• GTPγS;
  • ECS;
  • ECT;
  • hippocampus;
  • PYY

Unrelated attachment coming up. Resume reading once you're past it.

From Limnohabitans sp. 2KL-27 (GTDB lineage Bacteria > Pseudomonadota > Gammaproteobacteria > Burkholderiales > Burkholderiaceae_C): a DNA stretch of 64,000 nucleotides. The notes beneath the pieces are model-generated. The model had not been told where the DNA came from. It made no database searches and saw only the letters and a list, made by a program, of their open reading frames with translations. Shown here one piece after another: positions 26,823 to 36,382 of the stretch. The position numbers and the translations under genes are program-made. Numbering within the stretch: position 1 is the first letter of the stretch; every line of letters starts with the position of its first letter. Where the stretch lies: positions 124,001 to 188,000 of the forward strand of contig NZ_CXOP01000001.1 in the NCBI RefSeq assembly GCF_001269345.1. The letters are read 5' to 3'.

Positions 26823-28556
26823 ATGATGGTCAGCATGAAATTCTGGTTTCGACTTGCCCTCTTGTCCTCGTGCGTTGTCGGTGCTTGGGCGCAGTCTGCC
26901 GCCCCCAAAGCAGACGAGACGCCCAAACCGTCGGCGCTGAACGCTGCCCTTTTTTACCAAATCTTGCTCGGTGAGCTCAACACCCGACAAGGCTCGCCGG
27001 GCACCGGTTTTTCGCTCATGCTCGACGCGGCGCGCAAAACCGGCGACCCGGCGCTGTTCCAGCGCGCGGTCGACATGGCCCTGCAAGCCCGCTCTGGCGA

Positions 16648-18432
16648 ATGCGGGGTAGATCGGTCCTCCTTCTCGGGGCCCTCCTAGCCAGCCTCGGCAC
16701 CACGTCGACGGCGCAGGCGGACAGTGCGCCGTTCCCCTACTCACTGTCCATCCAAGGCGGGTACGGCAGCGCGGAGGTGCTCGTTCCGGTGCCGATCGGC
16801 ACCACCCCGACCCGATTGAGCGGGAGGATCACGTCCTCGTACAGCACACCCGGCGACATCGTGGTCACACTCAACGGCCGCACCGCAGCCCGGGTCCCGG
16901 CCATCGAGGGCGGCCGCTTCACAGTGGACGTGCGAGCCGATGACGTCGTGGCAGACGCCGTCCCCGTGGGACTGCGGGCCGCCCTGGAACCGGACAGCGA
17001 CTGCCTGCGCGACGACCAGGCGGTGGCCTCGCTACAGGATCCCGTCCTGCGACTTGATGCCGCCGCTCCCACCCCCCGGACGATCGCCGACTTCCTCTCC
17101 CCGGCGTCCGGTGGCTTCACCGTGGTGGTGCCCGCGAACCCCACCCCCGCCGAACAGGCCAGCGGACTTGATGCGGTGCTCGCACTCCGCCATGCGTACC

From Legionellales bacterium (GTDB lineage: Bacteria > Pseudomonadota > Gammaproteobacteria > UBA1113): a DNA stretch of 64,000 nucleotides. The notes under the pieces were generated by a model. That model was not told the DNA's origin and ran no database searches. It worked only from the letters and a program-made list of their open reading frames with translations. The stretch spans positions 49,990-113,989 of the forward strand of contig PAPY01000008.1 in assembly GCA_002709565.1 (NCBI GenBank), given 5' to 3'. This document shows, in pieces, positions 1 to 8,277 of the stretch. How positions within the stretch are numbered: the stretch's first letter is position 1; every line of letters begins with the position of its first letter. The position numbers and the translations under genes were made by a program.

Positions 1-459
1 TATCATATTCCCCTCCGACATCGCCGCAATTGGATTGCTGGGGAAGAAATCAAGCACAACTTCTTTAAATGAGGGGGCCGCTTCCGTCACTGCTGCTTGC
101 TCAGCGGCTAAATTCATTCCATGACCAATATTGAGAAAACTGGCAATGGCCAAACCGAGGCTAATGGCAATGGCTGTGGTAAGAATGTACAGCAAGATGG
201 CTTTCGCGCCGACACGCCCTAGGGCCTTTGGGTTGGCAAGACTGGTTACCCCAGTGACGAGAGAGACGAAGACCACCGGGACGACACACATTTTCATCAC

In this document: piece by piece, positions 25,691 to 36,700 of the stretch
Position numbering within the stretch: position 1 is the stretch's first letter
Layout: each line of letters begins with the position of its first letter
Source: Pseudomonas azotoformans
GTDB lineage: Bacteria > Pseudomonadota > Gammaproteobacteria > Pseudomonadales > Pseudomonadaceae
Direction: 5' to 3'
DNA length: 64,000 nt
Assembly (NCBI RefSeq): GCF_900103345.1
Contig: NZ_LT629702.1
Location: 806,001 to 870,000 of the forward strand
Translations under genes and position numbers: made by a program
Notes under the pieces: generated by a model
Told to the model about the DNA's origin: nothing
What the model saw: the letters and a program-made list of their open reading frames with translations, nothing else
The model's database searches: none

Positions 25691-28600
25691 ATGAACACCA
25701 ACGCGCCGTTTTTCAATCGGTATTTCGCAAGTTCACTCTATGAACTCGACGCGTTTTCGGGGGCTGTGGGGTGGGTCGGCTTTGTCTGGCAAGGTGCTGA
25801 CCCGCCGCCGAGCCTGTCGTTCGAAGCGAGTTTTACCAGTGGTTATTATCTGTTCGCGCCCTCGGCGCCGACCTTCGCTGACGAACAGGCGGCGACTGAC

Although electroconvulsive seizures (ECS) are widely used as a treatment for severe depression, the working mechanism of ECS remains unclear. Repeated ECS causes anticonvulsant effects that have been proposed to underlie the therapeutic effect of ECS, and neuropeptide Y (NPY) is a potential candidate for mediating this anticonvulsant effect. Repeated ECS results in prominent increases in NPY synthesis. In contrast, NPY-sensitive receptor binding is decreased, so it is unclear whether ECS causes a net increase in NPY signalling. Agonist-stimulated [35S]GTPγS binding is a method for detecting functional activation of G-protein-coupled receptors. The present study in mice examined the effects of daily ECS for 14 days on NPY-stimulated [35S]GTPγS functional binding and compared this with gene expression of NPY and NPY receptors as well as [125I]peptide YY (PYY) binding in hippocampus of the same animals. Significant increases in NPY mRNA and concomitant reductions in NPY-sensitive binding were found in the dentate gyrus, hippocampal CA1, and neocortex of ECS treated mice, which is consistent with previous rat data. These changes remained significant 1 week after repeated ECS. Significant increases in NPY Y1, Y2, and Y5 mRNA were found in the dentate gyrus after ECS. Surprisingly, unaltered levels of functional NPY receptor binding accompanied the decreased NPY-sensitive binding. This suggests that mechanisms coupling NPY receptor stimulation to G-protein activation could be augmented after repeated ECS. Thus increased synthesis of NPY after repeated ECS should result in a net increase in NPY signalling in spite of reduced levels of NPY-sensitive binding. © 2006 Wiley-Liss, Inc.